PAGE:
` 7.6|513|..2 ..2|86.|75. 5.8|7.2|.16 ---+---+--- 367|925|... 925|481|... ..1|637|925 ---+---+--- 67.|15.|2.8 254|378|... ...|2.6|5..`

... at which point (I'm pretty sure) it has the BUG grid.
Code: Select all
`  7    49     6  |  5     1     3  | 48    89+4   2   14    13+49  2  |  8     6    49  |  7     5    39+4    5    39+4   8  |  7    49     2  | 34     1     6   ----------------+-----------------+-----------------   3     6     7  |  9     2     5  | 18+4  48    14    9     2     5  |  4     8     1  | 36    67+3  37   48    48     1  |  6     3     7  |  9     2     5   ----------------+-----------------+-----------------   6     7    39  |  1     5    49  |  2    34     8    2     5     4  |  3     7     8  | 16    69    19   18    18    39  |  2    49     6  |  5    37+4  47+3`

Does anyone see an elimination in there?

TIA, Ron

[edit: columnized the BUG grid]
Last edited by ronk on Sun Jan 08, 2006 9:25 am, edited 1 time in total.
ronk
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Based on the uniqueness rule we know that r5c8=6 or one of the cells r9c8/r9c9=4. The combination of the BUG principle with the uniqueness rule seems to give a valid hint to r9c8=4 (which solves the puzzle easily)
Neunmalneun

Posts: 52
Joined: 22 December 2005

Another possibility is the following:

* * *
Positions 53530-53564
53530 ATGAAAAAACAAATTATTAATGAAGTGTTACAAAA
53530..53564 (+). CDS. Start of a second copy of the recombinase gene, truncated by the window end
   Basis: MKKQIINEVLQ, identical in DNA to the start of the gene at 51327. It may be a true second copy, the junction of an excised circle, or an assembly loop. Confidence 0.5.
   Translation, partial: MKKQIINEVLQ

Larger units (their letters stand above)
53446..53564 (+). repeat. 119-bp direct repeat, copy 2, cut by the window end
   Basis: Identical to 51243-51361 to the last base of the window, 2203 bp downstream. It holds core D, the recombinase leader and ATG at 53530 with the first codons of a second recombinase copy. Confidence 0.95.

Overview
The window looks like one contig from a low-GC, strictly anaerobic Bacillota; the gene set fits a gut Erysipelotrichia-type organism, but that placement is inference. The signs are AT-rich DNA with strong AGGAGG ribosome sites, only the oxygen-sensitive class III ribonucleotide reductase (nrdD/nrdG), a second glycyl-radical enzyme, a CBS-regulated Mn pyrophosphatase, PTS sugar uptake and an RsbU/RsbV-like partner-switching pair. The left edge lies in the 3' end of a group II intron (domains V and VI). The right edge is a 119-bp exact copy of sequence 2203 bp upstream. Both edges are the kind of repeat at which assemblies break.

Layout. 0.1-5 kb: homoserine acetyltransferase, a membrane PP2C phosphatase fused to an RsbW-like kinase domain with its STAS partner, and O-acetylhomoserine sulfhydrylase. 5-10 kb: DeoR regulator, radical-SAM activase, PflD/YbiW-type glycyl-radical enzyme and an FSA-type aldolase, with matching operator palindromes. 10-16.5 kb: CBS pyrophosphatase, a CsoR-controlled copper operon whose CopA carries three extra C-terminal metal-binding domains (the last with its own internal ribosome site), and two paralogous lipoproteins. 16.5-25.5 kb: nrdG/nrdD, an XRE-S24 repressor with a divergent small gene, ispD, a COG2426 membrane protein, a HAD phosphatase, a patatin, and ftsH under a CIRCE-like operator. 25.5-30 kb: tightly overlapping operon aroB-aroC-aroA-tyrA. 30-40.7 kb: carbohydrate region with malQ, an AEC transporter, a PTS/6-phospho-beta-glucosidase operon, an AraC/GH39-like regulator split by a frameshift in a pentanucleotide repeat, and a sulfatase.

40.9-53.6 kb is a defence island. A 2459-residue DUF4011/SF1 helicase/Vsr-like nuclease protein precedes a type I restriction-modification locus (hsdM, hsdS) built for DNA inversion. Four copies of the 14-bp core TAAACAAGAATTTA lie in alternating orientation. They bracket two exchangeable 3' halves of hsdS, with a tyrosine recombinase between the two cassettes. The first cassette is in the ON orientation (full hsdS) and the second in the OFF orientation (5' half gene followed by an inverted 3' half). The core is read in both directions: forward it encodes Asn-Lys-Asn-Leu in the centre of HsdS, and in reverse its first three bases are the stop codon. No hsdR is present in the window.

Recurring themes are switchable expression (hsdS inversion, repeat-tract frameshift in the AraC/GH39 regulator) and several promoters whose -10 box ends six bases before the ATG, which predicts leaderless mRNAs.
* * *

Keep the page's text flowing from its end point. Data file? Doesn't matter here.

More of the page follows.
we have a type 2 almost unique rectangle in cells r1c78/r4c78 with the link [r1c8]=9|1=[r4c7], and we can write

[r1c8]=9|1=[r4c7]-1-[r4c9](-4-[r4c8]-8-[r1c8])=1=[r8c9]-1-[r8c7]-6-[r5c7]-3-[r3c7]-4-[r1c8]

which implies r1c8<>4,8 => r1c8=9 and that solve the puzzle.

Carcul
Carcul

Posts: 724
Joined: 04 November 2005

Carcul wrote:Another possibility is the following:

we have a type 2 almost unique rectangle in cells r1c78/r4c78 with the link [r1c8]=9|1=[r4c7], and we can write

[r1c8]=9|1=[r4c7]-1-[r4c9](-4-[r4c8]-8-[r1c8])=1=[r8c9]-1-[r8c7]-6-[r5c7]-3-[r3c7]-4-[r1c8]

which implies r1c8<>4,8 => r1c8=9 and that solve the puzzle.

Which translates to implication chains ( Jeff said I should stick to what I'm good at. ):

r4c9=1 => r4c7<>1 => r1c8=9
r4c9<>1 => r4c9=4 => r4c8<>4 => r4c8=8 => r1c8<>8
r4c9<>1 => r8c9=1 => r8c7<>1 => r8c7=6 => r5c7<>6 => r5c7=3 => r3c7<>3 => r3c7=4 => r1c8<>4

BTW, are you suggesting an elimination using the BUG principle cannot be made?
ronk